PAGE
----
As a 50-state legislative junkie, I love state comparisons in whatever form they appear. I just finished reading an amusing and insightful novel, The English Major by Jim Harrison, in which a 60-year old former English teacher—devastated by a recent divorce, the death of his dog and the sale of his farm in Upper Michigan—sets off on a road trip intent on traveling through all 50 states.
As a youth he (Cliff) had been fascinated with a 50-state jigsaw puzzle that listed the state bird, flower and motto for each state. As he travels, he reports these factoids for each state and fantasizes about a project to rename the states more appropriately (e.g., he thinks about renaming California, "Pacifica") and their state birds "because birds simply don't deserve the banal names we have given them." The states he visits are the headings for each chapter of the book. As he leaves one state and enters another, he makes a ritual of tossing the jigsaw puzzle piece from the state he is exiting out his car window.
Traveling west from his home in Michigan, he enters Wisconsin and reflects:
I was hankering to see some of the central Wisconsin farmland and the northern Wisconsin forestlands were all too similar to Michigan's. This thought reminded me of when I taught school and one September a duller student of which there were many told me that when he was on a summer vacation drive with his parents he noted that many of the states looked the same. I said that the land was there before it was divided into states. He said, "I guess maybe you're right." I asked him if he owned a United States jigsaw puzzle as a child and he grinned and said as if a thirty-watt bulb had sparkled in his head, "That's the problem, by golly. In the puzzle the states next to each other are a different color."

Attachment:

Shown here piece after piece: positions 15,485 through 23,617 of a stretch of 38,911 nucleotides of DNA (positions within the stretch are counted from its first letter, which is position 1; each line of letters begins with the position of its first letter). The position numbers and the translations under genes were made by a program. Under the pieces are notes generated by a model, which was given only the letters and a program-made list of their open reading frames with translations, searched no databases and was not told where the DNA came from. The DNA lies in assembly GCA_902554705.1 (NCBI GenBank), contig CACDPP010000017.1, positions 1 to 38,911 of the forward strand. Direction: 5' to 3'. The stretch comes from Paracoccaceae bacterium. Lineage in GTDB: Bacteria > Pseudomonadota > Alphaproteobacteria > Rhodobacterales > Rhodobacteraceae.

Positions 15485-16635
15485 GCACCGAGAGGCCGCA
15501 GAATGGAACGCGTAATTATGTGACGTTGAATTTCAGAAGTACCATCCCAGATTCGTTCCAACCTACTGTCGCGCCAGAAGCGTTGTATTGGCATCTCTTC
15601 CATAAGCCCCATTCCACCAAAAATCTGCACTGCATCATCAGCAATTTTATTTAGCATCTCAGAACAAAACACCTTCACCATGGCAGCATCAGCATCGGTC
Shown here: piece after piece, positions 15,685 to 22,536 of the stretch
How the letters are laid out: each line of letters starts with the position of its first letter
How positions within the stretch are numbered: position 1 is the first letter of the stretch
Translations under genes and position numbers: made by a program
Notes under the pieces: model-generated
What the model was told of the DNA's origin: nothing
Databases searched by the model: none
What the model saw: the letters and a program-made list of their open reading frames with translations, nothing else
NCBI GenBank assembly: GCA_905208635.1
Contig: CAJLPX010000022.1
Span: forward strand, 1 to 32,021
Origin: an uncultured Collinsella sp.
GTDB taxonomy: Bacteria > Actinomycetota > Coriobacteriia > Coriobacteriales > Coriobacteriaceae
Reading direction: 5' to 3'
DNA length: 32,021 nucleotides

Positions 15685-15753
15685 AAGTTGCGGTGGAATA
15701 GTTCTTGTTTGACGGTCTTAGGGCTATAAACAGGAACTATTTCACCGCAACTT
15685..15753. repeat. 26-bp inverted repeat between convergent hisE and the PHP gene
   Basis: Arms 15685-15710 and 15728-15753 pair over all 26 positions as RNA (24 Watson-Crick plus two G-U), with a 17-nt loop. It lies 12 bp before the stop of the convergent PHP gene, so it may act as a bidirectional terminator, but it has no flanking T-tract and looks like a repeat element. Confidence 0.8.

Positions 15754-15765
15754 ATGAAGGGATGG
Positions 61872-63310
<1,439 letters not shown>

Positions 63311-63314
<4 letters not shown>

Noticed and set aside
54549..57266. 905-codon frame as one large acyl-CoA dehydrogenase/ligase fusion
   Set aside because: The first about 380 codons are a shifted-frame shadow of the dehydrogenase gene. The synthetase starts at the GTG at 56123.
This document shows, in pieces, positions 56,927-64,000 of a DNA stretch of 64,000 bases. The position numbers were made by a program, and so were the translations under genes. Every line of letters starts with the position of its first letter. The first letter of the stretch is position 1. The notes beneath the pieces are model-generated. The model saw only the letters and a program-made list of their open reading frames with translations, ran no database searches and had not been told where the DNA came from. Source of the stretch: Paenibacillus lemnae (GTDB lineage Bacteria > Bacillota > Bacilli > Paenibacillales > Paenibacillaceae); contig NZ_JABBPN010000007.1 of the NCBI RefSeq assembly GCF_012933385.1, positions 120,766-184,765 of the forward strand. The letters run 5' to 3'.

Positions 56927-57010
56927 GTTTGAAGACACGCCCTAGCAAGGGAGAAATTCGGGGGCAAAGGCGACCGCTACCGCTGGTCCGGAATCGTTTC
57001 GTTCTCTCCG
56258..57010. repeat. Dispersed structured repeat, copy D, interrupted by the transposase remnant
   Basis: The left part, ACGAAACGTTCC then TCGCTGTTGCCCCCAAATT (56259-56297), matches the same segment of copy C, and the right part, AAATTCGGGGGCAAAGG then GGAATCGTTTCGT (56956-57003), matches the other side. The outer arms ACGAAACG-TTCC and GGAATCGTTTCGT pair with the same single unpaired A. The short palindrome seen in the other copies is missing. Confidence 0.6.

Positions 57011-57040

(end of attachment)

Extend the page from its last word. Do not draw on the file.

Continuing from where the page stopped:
Well, from my standpoint, steeped in the politics of the 50 states, I think the different colored puzzle pieces are more descriptive of the states than the dimwitted student's notion that they all look alike. Plopped down in the middle of lots of states without any information, I wouldn't be any better at telling where I was by the physical landscape, but give me a few minutes to talk to people about their attitudes and politics, and I'm quite sure that I would know quickly whether I was in Michigan or Wisconsin, Maryland or Virginia, Massachusetts or Rhode Island, Alabama or Mississippi, or Colorado or Utah.
Later on in the book Cliff refutes the notion that the states are alike:
Nothing on my trip thus far was as I expected which shows you that rather than simply read about the United States you have to log the journey. I mean the look and feel of it. I've read that television has made us all the same but I haven't seen the evidence for that point of view.
In the novel, our "hero" never quite makes it to all 50 states (in fact, he visits only 10 or so in the West and Midwest), as his wanderlust gives way to longing for home. But he does complete his project of renaming the 50 states, choosing to name each one after an Indian tribe that had previously lived on the land. Thus, in Cliff's scheme my home state of Ohio becomes "Wyandot" and my adopted state of Colorado is renamed "Ute." California is not "Pacifica" but rather "Chumash."